New Twitter Policy Aims to Combat Fake Photos and Video

Twitter announced yesterday that it would be more assertive in identifying fake and manipulated content on its platform. Beginning next month, the company plans to add labels or remove tweets that feature such manipulated images and video content. While short of an outright ban, the new policy is meant to address the growing concern of users frustrated by the practice of disinformation spread via social platforms. However, it also highlights the challenges faced by social media companies in regards to balancing freedom of speech, parody and satire, and false or manipulated content. On Monday, YouTube announced its plans to better manage misleading political content on its site. Continue reading New Twitter Policy Aims to Combat Fake Photos and Video

Google Offers Deepfakes for Researching Detection Methods

Google, in cooperation with its internal tech incubator Jigsaw, released a large number of deepfakes, which have been added to the FaceForensics benchmark run by the Technical University of Munich and the University of Naples Federico II. The deepfakes will be available for free to researchers developing detection techniques. Previously, Google released text-to-speech models as part of the AVspoof 2019 competition to develop systems to distinguish between real and computer-generated speech. Continue reading Google Offers Deepfakes for Researching Detection Methods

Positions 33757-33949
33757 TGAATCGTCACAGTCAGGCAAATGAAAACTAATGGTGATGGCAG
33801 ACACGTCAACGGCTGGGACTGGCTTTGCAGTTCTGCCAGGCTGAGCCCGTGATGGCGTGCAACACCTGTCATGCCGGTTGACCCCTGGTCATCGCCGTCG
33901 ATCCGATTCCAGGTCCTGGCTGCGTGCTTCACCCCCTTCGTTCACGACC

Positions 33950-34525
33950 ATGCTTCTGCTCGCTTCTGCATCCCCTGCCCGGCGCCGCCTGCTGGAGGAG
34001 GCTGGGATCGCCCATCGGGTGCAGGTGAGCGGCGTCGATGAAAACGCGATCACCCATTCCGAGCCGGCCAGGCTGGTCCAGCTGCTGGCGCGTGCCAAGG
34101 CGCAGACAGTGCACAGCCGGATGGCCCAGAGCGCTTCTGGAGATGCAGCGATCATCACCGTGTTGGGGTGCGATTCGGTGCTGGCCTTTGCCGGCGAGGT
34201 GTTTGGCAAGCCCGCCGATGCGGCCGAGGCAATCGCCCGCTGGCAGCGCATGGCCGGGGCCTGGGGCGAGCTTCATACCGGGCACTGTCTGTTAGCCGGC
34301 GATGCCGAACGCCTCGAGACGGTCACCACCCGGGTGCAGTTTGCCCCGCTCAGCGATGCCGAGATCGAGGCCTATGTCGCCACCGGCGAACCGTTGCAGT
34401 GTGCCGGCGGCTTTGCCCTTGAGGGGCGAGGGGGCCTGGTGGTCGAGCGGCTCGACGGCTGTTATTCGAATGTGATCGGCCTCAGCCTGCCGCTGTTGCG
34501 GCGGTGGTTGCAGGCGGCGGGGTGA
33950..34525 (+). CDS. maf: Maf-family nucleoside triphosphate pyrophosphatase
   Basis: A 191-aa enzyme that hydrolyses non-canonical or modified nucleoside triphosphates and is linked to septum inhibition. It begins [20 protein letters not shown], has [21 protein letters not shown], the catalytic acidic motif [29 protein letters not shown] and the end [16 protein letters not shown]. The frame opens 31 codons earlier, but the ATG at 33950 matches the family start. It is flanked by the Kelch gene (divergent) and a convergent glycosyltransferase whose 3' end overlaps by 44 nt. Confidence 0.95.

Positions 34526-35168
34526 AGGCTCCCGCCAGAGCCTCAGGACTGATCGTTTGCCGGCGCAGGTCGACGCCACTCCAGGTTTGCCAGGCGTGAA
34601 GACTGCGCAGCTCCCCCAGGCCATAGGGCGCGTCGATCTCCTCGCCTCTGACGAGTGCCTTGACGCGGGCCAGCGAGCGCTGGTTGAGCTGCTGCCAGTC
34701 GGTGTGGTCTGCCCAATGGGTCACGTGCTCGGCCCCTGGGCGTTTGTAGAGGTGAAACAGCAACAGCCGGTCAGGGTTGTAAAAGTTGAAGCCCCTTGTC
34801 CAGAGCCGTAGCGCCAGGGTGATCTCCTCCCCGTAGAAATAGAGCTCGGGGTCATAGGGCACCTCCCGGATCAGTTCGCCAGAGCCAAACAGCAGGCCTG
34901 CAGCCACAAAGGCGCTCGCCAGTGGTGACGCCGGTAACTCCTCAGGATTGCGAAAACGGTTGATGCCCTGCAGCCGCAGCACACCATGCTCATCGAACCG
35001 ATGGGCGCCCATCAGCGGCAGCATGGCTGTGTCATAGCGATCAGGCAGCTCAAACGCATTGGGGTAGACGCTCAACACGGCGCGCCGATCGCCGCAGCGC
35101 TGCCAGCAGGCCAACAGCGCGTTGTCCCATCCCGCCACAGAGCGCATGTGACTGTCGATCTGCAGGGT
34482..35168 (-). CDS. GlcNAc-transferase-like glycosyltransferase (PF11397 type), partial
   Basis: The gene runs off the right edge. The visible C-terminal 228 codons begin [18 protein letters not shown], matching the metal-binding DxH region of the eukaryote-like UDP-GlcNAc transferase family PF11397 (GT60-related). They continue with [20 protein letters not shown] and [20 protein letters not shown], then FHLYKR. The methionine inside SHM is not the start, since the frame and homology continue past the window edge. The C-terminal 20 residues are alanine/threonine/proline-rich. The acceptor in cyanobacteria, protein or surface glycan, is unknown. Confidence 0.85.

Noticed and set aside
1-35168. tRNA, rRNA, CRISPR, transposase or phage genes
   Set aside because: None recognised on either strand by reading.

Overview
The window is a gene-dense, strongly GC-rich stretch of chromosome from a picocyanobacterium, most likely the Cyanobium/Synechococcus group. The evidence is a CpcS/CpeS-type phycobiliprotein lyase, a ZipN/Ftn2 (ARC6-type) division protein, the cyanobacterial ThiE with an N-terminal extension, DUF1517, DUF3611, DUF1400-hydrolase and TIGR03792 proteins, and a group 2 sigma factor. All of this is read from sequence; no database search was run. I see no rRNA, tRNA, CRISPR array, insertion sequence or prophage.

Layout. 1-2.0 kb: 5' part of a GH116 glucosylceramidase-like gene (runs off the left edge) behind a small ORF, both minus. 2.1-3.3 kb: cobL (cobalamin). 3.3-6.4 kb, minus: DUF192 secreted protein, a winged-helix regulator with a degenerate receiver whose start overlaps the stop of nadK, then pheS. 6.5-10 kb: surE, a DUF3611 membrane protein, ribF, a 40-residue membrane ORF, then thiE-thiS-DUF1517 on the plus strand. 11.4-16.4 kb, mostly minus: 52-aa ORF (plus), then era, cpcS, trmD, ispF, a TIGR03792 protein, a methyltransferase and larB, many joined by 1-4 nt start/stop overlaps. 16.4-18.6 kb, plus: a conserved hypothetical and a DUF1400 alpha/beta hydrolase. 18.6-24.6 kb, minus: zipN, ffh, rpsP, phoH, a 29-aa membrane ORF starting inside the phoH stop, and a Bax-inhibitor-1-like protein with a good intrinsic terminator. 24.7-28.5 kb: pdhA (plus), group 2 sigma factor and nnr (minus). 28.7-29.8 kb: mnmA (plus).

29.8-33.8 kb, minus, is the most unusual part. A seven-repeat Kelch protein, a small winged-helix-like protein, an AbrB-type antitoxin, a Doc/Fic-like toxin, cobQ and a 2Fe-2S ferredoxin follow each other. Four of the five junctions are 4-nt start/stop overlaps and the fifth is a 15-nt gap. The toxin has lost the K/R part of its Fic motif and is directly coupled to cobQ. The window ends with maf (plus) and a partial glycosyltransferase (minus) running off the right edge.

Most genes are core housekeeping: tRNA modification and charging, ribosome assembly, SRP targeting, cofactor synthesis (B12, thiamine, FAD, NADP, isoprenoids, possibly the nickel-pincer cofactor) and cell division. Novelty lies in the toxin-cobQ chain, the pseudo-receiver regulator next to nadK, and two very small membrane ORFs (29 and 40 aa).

Fact Check: Google Takes on Fake News with Search Feature

Facebook is not the only tech giant looking to address the growing problem of fake news. Alphabet-owned Google, the world’s biggest search engine, is introducing a feature that offers users a new layer of fact checking in their search results. The move follows criticism that Google and other Internet companies are assisting with the spread of misinformation. After limited testing, Google rolled out the feature to its News pages and search catalog Friday. “Fact Check” tags will appear in News search results, but they will not be powered by Google. Instead, the feature will rely on fact-checking firms such as PolitiFact and Snopes, as well as reputable publishers including The New York Times and The Washington Post. Continue reading Fact Check: Google Takes on Fake News with Search Feature

Google Develops AI That Can Detect Hateful Internet Speech

Google technology incubator Jigsaw has released software designed to help Web publishers moderate the unruly comments on their sites. The software is called Perspective and it is available free of charge to publishers that apply for access. Jigsaw used machine learning to help train Perspective to identify toxic comments. Each comment is assigned a score, so that human moderators or even readers can filter out responses that score above a certain toxicity level. Perspective is part of Jigsaw’s Conversation AI initiative. The team wants to help foster more civil discourse and eradicate Internet trolls.  Continue reading Google Develops AI That Can Detect Hateful Internet Speech